The Customer Buying Process
A tediuos affair or a pleasant experience?
Written by M. Marcelius, M. Neubauer
Business Administration>Marketing & Sales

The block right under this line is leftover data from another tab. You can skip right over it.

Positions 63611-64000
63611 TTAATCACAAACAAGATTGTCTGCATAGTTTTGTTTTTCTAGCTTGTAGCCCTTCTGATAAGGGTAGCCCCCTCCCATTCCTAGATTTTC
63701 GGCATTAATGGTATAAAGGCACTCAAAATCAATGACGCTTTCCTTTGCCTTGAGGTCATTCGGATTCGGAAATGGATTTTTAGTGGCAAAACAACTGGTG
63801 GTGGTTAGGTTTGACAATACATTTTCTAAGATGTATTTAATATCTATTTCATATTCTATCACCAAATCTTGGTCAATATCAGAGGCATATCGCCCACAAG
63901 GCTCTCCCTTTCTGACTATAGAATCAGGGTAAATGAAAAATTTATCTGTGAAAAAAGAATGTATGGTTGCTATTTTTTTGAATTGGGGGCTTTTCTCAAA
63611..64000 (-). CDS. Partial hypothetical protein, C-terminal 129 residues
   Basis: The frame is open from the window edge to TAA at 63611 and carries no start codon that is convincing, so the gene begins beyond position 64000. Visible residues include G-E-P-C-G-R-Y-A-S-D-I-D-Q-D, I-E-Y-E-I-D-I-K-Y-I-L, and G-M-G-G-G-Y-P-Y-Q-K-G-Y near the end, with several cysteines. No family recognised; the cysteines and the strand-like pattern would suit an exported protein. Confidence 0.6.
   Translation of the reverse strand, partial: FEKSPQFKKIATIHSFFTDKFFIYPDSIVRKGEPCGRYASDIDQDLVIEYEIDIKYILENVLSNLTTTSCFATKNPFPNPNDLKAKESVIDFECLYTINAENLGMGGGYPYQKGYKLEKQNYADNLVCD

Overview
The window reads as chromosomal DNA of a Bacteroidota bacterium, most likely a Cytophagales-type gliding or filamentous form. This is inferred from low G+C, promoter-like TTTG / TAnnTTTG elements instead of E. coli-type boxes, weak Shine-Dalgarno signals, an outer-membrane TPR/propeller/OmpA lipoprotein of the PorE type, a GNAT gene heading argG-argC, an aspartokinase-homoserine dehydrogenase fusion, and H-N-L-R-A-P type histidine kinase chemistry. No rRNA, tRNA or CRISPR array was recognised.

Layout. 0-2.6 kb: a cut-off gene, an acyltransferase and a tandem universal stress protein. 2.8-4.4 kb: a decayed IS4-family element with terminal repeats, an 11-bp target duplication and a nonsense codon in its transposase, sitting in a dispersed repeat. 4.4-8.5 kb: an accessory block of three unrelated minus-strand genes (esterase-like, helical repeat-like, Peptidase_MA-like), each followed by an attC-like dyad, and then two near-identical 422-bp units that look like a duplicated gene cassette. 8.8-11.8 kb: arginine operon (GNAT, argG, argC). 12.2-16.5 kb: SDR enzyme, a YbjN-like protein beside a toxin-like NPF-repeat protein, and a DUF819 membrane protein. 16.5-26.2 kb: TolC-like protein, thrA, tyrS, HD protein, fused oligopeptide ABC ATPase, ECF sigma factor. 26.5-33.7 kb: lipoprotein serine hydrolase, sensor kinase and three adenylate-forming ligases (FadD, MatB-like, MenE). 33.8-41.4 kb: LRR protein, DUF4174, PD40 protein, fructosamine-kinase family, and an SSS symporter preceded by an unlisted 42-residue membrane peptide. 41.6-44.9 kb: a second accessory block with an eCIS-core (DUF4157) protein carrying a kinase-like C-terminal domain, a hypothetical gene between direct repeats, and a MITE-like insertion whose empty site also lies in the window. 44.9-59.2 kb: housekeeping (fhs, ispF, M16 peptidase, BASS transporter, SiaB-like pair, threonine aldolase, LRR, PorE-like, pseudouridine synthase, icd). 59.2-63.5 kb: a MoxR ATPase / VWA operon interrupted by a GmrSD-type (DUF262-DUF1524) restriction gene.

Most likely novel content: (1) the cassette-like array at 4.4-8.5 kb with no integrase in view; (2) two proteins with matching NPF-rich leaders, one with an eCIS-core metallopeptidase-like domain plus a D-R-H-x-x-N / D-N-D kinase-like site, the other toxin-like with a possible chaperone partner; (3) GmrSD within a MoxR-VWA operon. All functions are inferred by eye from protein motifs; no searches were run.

Thesis: Customers ask customers at the door of IKEA if they are willing to accompany them during the tour and accept interviews later. This does not seem to be a good idea. If a complete stranger follows them, they may feel pressured. Besides, they will have to spend an hour or more in the interview. Instead, they asked people in the researcher's circle of acquaintances. The fact that there is already a connection between the researcher and these people is a good thing that makes the situation feel more comfortable and "normal." Five clients were observed and interviewed on four different occasions. As mentioned earlier, the observation time ranges from forty minutes to two hours. The next interview took about an hour. By joining the customer’s shopping process, you can ask questions about what has happened and their thoughts and experience about these things afterwards. This makes it easier to have meaningful discussions, because everyone has the same experience. In order to make the interviews informal and relaxed, all interviews were conducted in IKEA restaurants except for one interview. The one that was not held at IKEA was done in the customer's home. The fact that employee interviews are conducted first makes it easier to ask relevant questions to customers. As with employees, there are a series of topics to discuss: Preparation before visit • Difficulties • Incentives • Time spent in the store (planned and actual) • Frequency of visits • Product purchases • New stores • Aisles • Employees • Self-service concept • Technical assistance • It is interesting to know if and how customers prepare at home, ie if they browse the web or catalog and if they have made a shopping list. Another interest is to understand what kind of problems customers may encounter and how they find their way in the store. It is also important to understand what is doing well and what they like about IKEA to ensure that these aspects will not change or be affected by the new service. One common thread in all customer interviews is about wayfinding in the store. This is suitable for those who like to walk a long way and browse the entire store, and those who just want to go in, get the goods and then go. After the interviews with employees and customers are over, all the things of interest are listed. Customers like everything from IKEA and should not be affected, but the things they support are listed first. Then add the problems or difficulties the customers encountered and what they don’t like about IKEA. These checklists help solve the key issues of the design proposal. 4.5 Roles and scenarios When designing products or services, a common tool in the design process is to create roles. They should make designers feel that they are designed for specific people, not just "users" who are easily distorted for any purpose. Roles should be modeled by talking and observing real users (Cooper, 2003). IKEA wants to attract a wide range of people, it is difficult to create something suitable for "everyone". During the observation process, several types of customers are often observed. The roles to be designed are created from these customer roles. These ideas were tested on four different roles. The first role, pensioners, represents customers over 65 years of age. This group tends to visit IKEA infrequently. This person is used as a negative persona-reminds who the service is not designed for. The second character, the mother, has three children. She is interested in her home, efficient, and likes smart storage solutions, but the schedule is tight. According to an IKEA representative, this is also the type of customer that IKEA regards as its main target group. The solution shouldn't upset her! Therefore, she is the main character. The third person likes interior decoration and often comes to IKEA just to walk around and find inspiration. She is a stroller. This is a walking path that may have no problem and people who don't mind if it takes a long time to shop. In other words, she (in this case) is satisfied with the status quo of the matter, and the solution should not interfere too much with her expectations. The fourth role, craftsman, is the carpenter who came to IKEA on behalf of the customer. He took a shortcut from the cash register and went directly to the self-service warehouse to get what he wanted. He knew exactly what to buy, and there was no time to waste. This customer is well known around the employees, and many different craftsmen have been observed in all the shops visited. The last two roles are secondary roles, and their needs can be met mainly by focusing on the primary role (Cooper, 2003). In order to be able to explain this concept to others, a scene was created. A scenario is similar to a simple story about what it would be like to use the service. Through the scenes of different roles, designers can have a good understanding of how and whether the concept is effective and whether something is missing (Saffer, 2007). Due to the input of interviews and observations, the scene of the new service changes over time. This is the last version: "Before going to the IKEA store, the customer is viewing the product on the IKEA homepage. She is adding the product to the personal shopping list on the page. When she enters the IKEA store, she walks to the digital map at the entrance Before. She swiped her family card in the slot on the side of the map. Read Less